Why I Support IN’s Religious Freedom Restoration Act

by Wesley J. Smith

Much is being made about Indiana’s new Religious Freedom Restoration Act (RFRA), particularly as to whether it could allow a florist a legal defense against discrimination litigation for refusing on religious grounds to arrange flowers for a same sex marriage. Such screaming!

I don’t get involved in that issue. But I strongly support the federal and state RFRAs as a protective for medical conscience, that is, keeping doctors and other medical professionals from being forced to participate in actions that take human life, e.g. abortions, assist suicides, and perhaps one day, embryonic/fetal cell therapies.   

Such authoritarianism is already the law in Victoria, Australia (abortion), Quebec (euthanasia), and soon all of Canada (both).

Not here. Yet.

But some medical associations already support requiring doctors to participate in life-taking actions. From my, “The Coming Medical Martyrdom,”in which I quote an ethics opinion from the American College of Obstetricians and Gynecologists (ACOG):

Conscientious refusals should be limited if they constitute an imposition of religious and moral beliefs on patients…

Physicians and other healthcare providers have the duty to refer patients in a timely manner to other providers if they do not feel they can in conscience provide the standard reproductive services that patients request. . . .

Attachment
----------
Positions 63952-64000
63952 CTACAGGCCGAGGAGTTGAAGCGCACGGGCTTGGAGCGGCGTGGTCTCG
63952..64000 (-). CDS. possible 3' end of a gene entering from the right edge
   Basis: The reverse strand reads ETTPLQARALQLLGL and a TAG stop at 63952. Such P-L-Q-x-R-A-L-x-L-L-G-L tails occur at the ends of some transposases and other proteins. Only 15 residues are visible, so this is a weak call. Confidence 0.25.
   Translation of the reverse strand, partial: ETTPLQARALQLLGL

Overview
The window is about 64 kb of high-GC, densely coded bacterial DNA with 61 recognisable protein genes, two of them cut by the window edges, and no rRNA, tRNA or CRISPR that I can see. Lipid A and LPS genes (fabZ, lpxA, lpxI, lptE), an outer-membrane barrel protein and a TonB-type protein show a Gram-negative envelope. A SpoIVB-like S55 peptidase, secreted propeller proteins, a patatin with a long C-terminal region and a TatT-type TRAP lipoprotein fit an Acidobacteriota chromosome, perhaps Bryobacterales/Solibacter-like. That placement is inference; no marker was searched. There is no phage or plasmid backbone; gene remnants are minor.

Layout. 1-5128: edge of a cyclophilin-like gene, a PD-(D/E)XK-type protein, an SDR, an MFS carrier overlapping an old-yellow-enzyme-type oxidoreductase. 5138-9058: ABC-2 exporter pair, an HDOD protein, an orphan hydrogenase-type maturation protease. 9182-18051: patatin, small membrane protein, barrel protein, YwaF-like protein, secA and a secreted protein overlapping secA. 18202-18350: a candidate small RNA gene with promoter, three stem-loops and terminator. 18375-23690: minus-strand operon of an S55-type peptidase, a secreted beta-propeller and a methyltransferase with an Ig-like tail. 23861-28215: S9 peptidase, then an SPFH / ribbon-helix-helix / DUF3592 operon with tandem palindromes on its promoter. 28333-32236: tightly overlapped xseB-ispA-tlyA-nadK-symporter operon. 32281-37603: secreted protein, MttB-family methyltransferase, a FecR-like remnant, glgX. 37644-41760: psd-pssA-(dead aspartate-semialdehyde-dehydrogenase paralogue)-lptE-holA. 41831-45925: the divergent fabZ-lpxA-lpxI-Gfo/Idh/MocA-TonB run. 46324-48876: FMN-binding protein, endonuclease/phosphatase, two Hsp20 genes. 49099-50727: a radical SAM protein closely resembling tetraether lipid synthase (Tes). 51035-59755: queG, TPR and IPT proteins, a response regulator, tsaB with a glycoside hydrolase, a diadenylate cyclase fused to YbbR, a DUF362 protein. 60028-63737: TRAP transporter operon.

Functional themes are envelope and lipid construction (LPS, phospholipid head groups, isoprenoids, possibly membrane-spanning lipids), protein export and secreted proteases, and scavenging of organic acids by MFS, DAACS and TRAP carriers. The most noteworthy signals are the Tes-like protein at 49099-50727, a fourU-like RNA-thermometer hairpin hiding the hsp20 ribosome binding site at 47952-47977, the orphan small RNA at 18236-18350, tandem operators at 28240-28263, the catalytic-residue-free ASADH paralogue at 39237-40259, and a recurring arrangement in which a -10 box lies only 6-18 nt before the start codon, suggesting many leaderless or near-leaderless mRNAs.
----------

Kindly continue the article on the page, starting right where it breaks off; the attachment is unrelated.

In an emergency in which referral is not possible or might negatively impact a patient’s physical or mental health, providers have an obligation to provide medically indicated requested care.

The “mental health” wording is key, for it could mean (as in abortion jurisprudence) that the emotional anxiety of a woman denied an abortion could be enough to force the doctor’s compliance, despite his moral objections.

The successful Hobby Lobby litigation against Obamacare’s contraceptive mandate–a stalking horse for abortion and assisted suicide–illustrates the importance of state RFRAs. Hobby Lobby and associated cases involved a federal statute protecting the religious freedoms of business owners from a federal regulation that would have forced them to violate their faith.

But the federal RFRA does not apply to the states. Thus, if religious freedom in the medical context is to be fully protected–on a case by case basis that will vary based on the facts of each case–then state RFRAs also need to be passed throughout the country.

So good for Indiana and the other states that already have RFRAs. More please.

You may now recommence the screaming.